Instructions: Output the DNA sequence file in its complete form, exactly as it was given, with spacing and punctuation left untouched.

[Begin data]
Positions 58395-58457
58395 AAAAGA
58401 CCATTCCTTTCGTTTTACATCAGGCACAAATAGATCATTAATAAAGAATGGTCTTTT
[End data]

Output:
Positions 58395-58457
58395 AAAAGA
58401 CCATTCCTTTCGTTTTACATCAGGCACAAATAGATCATTAATAAAGAATGGTCTTTT